MAXXXINE Review: Ti West's X Trilogy Comes To An Entertaining But Overstuffed End

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MAXXXINE Review: Ti West's X Trilogy Comes To An Entertaining But Overstuffed End

Writer/director Ti West closes out an ambitious trilogy of horror films with the Hollywood-set glam pastiche, MaXXXine. The final chapter in the series headlined by the marvelous Mia Goth, MaXXXine finds heroine Maxine Minx following her dreams of fame to Hollywood Boulevard. This time around, West has built a bigger film, with plenty of star power and grander ambitions than the first two chapters. While it’s all very pretty to look at, MaXXXine adds very little to the prestige of the series, leaving us with a perfectly fine, if overstuffed, horror film.

A direct follow-up to West’s rural slasher homage, X, MaXXXine is the continuing story of smalltown girl MaXXXine Minx as she steps into the Hollywood limelight. Eager to graduate from adult films to mainstream stardom, Minx has finally landed a role in a straight horror film, but – as seems to be her inevitable destiny – death seems determined to get in the way of her success, and she’s not having it.

During the summer of 1985, as the Night Stalker has struck terror into the heart of every Southern Californian, a new crop of victims starts to turn up all around Maxine. There are hints of satanic ritual to these murders, and they all have one thing in common, Maxine was the last to see any of them alive. She remains steadfast in her pursuit of stardom in spite of the increasingly hostile atmosphere that is growing around her, but before too long she realizes that if she doesn’t get proactive, she could be next, and while she could certainly be famous after being dead, there’s no way to enjoy it.

West pulls out all the stops in MaXXXine, moving from the very contained, small cast, minimal location projects of X and Pearl, to a big, glitzy, exploitation romp with plenty of big-name talent to put on the posters. And while those upgrades definitely add to the production value we get on screen, it also complicates the execution of the film in ways that directly contrast with the successful simplicity of the earlier films.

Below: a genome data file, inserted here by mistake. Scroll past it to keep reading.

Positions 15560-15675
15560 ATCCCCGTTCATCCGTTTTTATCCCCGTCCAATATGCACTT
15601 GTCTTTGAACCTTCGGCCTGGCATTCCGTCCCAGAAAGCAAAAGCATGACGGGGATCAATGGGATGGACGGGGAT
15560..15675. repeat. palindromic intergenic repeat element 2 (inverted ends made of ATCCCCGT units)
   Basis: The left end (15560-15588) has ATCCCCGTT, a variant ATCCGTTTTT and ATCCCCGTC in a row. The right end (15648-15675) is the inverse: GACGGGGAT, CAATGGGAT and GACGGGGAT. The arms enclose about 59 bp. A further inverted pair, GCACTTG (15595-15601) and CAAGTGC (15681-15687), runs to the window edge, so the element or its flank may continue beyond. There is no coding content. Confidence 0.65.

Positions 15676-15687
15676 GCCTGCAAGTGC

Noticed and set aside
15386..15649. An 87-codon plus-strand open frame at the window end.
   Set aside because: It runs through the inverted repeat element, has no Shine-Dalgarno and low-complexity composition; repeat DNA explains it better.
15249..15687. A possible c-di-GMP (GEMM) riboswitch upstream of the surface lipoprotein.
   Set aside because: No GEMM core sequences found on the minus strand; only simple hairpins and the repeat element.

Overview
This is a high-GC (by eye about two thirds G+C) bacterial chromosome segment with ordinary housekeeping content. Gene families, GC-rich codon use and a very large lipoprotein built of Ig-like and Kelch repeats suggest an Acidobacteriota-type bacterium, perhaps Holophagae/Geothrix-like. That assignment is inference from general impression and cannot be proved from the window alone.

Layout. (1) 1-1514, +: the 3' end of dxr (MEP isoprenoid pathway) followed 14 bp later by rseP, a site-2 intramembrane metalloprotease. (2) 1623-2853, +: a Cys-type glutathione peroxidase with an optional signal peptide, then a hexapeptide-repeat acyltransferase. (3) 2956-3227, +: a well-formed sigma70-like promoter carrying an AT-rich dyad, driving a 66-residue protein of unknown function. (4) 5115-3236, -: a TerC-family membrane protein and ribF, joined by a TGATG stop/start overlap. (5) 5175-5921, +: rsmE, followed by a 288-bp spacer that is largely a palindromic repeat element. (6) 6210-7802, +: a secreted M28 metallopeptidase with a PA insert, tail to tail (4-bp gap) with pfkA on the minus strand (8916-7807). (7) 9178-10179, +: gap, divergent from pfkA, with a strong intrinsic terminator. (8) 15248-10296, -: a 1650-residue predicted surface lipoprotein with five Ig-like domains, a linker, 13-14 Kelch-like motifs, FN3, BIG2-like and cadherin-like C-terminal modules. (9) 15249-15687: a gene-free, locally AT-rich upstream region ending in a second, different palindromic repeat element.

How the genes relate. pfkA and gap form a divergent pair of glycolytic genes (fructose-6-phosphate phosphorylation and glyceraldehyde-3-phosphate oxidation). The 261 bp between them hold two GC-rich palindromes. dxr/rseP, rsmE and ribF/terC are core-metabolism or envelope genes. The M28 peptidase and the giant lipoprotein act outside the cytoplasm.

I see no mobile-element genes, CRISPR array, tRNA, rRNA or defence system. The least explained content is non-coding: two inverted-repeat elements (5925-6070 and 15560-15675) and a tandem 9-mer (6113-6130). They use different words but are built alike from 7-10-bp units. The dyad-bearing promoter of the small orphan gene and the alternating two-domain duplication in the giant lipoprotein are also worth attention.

While each of the previous films were some version of a classic slasher, MaXXXine has grander designs. Moving from the series’ slasher roots, to straight-forward early ‘80s exploitation, to ‘70s giallo, to not-quite effective satanic panic thriller, MaXXXine seems to be juggling too many balls to keep them all aloft at once. The result is a confused film that only seems to come together when Goth is onscreen – which is admittedly a lot – but loses momentum as is careens from subgenre to subgenre haphazardly.

It's clear that West knows a lot about the films that he uses as inspiration, the problem is that he’s trying to pay homage to too many of them all at once while simultaneously not trusting the audience to make the connections themselves. Too much is spoonfed, on the nose, wasting the film’s ability to focus in favor of look-at-me nods to films like Blood and Black Lace, Behind the Green Door, Hardcore, Psycho, and many others. The references are fine on their own, but the way they are shoehorned in feels very try-hard.

Thankfully the addition of several key cast to the world of Maxine Minx brings enough levity and scenery chewing to the project that the overall experience is less of a slog than it could be. Big names like Kevin Bacon as a sleazy private dick, Giancarlo Esposito as Minx’s take-no-prisoners agents, Bobby Cannavale as a wannabe actor with a badge, and Elizabeth Debicki as the auteur in charge of Maxine’s Hollywood debut all bring something fantastic to the table. Bacon in particular appears to enjoy greasing up the place with an enjoyably hammy bayou charm that turns deadly as the film wears on.

One of the film’s major strengths is in the major bump in production value that comes with shooting on Hollywood backlots. The ability to utilize not only those studio lots, but to recreate the grimy Hollywood Boulevard of the past does a lot of the heavy lifting in a film where the setting is so important. If MaXXXine had screwed up the feel of 1985 Los Angeles, nothing else would’ve mattered, but thankfully it all looks great. Not only the settings, but the practical effects that have been such a part of the trilogy’s success are also present and accounted for with plenty of gooey gore gags to satisfy those of us who enjoy the splatter.

On the whole, MaXXXine is a decent enough horror film and a solid close to the saga of Maxine Minx (though West has hinted that there may be further adventures in the future), it just lacks the clear and direct vision of its predecessors. After X and Pearl, West certainly could’ve taken the series in any number of directions, the main issue here is that he came to a fork in the road and decided to take every path, rather than deciding on one. MaXXXine, while the weakest of the series, is still fun enough, and there’s plenty to enjoy, even when it doesn’t quite know what to do with itself.


  • Ti West
  • Ti West
  • Mia Goth
  • Elizabeth Debicki
  • Moses Sumney
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Ti WestMia GothElizabeth DebickiMoses SumneyCrimeHorror

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